Average total absorbance within the visible spectrum (380–740 nm, as highlighted between the reference lines in Fig. 2a for each stain duration and technique were plotted in Fig. 2b. Average total absorbance for each stain technique increased linearly over time, with Pearson’s correlation coefficient (r) values of 0.99 (haematoxylin-only), 0.99 (eosin-only) and 0.99 (H&E). Error bars depicting one standard deviation from the mean at each time point highlight the variation between samples. The average CV, with 95% confidence intervals displayed as (lower limit, upper limit), for all time durations was 11% (6, 16), 11% (9, 13) and 9% (5, 13) for haematoxylin-only, eosin-only and H&E combined respectively. See Supplementary Information Table 3 for the full range of standard deviation and CV values for each stain duration and technique.

Fig. 2
figure 2

Stain assessment slide H&E stain response. a) Mean absorbance spectra of biopolymer film on stain assessment slides, stained with H&E (equal time each stain) from 1 to 6 min, with five slides stained at each stain duration. The reference lines provided indicate the portion of the spectrum that represents visible light wavelengths, between 380 and 740 nm, from which total absorbance was measured. b Average total absorbance of biopolymer film stained using haematoxylin, eosin and H&E combined, for durations ranging from 15 s to 6 min. Each point plotted is the average of five slides at each stain duration, with error bars depicting one standard deviation from the mean in each direction and linear trend lines applied

Experiment 2: comparison of stain assessment slides and tissue

Median RGB values of H&E stained biopolymer and human liver tissue are plotted against each other in Fig. 3a. Figure 3b provides thumbnail images of liver and biopolymer stained with H&E for 1–6 min, for visual comparison of stained colour. There was a linear correlation found between the biopolymer and liver tissue for R (r =0.99), G (r =0.98) and B (r =0.98) values. The average CV of all the stain durations for RGB values respectively was 2% (1, 2), 4% (3, 5) and 2% (1, 2) for liver tissue, and 6% (5, 8), 14% (10, 18) and 7% (5, 10) for the biopolymer.

Fig. 3
figure 3

H&E stain response of stain assessment slides and human liver tissue. (a) Stain response scatterplot comparing median Red (R), Green (G) and Blue (B) colour values of human liver tissue against biopolymer film on stain assessment slides, stained with H&E between 15 s and 6 min (equal duration for each stain). Five slides were stained at each stain duration, with linear trend-lines applied. (b) Thumbnail images for visual comparison of stain response measured from whole slide images of human liver tissue and biopolymer film, stained with H&E from 1 – 6 min (equal duration for each stain)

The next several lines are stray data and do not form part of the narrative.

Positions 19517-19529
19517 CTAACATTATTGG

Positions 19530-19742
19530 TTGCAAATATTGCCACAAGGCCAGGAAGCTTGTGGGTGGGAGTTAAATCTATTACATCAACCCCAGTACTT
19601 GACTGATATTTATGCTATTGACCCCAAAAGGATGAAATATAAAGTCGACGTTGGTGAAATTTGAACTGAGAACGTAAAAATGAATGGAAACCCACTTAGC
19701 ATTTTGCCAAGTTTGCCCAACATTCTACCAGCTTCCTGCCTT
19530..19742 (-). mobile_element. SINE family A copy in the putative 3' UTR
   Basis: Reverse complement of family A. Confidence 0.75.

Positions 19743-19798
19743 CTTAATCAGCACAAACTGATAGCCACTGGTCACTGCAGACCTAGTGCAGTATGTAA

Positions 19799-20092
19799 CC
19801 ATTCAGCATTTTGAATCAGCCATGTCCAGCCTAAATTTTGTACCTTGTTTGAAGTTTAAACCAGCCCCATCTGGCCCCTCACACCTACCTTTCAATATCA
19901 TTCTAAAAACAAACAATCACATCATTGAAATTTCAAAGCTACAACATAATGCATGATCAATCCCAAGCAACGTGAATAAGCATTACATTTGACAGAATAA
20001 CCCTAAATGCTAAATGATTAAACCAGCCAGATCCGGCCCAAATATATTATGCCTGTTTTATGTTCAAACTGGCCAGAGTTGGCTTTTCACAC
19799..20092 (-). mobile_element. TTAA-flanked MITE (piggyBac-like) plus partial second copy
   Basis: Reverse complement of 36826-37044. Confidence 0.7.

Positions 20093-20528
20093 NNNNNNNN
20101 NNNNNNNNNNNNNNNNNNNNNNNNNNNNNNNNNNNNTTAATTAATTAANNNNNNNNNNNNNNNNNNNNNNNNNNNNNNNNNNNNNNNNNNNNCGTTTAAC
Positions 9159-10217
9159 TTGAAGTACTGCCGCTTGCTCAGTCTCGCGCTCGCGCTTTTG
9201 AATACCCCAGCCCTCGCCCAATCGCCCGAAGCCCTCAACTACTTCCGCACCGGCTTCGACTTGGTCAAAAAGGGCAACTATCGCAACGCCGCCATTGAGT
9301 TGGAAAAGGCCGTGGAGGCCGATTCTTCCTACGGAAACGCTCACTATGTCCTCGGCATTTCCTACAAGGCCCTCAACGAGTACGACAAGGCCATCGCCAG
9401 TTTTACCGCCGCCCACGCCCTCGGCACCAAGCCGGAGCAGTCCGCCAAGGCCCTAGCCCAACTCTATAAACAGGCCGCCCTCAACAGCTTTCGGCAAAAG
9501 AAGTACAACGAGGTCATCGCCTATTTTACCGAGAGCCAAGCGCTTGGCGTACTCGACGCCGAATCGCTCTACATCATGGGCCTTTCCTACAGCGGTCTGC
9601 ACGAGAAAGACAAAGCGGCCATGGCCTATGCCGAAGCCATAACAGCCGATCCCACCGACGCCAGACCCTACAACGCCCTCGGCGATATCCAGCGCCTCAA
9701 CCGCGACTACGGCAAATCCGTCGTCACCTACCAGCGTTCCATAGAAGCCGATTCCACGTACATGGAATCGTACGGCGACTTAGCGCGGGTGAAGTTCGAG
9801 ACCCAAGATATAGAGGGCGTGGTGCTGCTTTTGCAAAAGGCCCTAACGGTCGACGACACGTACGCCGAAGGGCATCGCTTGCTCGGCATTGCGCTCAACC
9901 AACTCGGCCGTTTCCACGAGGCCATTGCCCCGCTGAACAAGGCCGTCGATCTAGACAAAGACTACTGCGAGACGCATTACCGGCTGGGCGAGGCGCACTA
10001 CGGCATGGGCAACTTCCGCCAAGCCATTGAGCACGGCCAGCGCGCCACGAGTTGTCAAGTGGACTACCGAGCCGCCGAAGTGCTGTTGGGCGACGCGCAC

Experiment 3: clinical implementation

Experiment 3a) assessment of variation at one point in time

Boxplots showing the spread of total absorbance measured from the stain assessment slides for each instrument at one point in time can be seen in Fig. 4a. Intra-instrument variation (CV) was 6% (Stainer-1), 9% (Stainer-2) and 7% (Stainer-3), showing the level of variation in stain assessment slides at one point in time. The inter-instrument variation (CV) at one point in time was 8%. This variation was calculated to be statistically significant (p = 0.0003).

Experiment 3b) Assessment of daily stain variation

Boxplots showing the spread of total absorbance for each instrument across five days can be seen in Fig. 4b. The CV across the five days was 28% (Stainer-1), 23% (Stainer-2) and 30% (Stainer-3), indicating the intra-instrument variation for each stain instrument over the time-period. The intra-instrument variation over five days was statistically significant for Stainer-2 (p=0.001), but not significant for Stainer-1 (p=0.699) or Stainer-3 (p=0.062). The inter-instrument variation (CV) was 27%, but this was not statistically significant (p=0.441). See Supplementary Information Table 4 for more detailed results from Experiment 3a and 3b.

Fig. 4
figure 4

Spread of total absorbance across a five day period. Boxplots showing the spread of results of total absorbance measured from absorbance spectra of stain assessment slides stained in three staining instruments in a clinical laboratory during Experiment 3b. Five slides were stained in each stain instrument per day, using the same staining protocol, over a period of five days (n = 25 per stain instrument). Stainer-1 box is 79 – 104, whiskers are 50 – 138 with median of 91 and an outlier at 40. Stainer-2 box is 70 – 97, whiskers are 41 – 114 with a median of 83. Stainer-3 box is 70 – 107, whiskers are 43 – 159 with a median of 90


We have proposed that improving stain QC and standardisation is a practical and logical approach to ensuring consistency of traditional laboratory stain quality and the resultant digital data set.

We evaluated a novel method of stain QC in a series of experiments. Experiment 1 characterised the biopolymer film on stain assessment slides, stained with H&E (separately and combined) and found a linear relationship between stain duration and stained colour of the biopolymer, with r values of 0.99 for all stain techniques. This demonstrated that the stain assessment slides take up H&E stain linearly over time and were an effective, quantitative measure of staining, based on purposefully altering stain duration.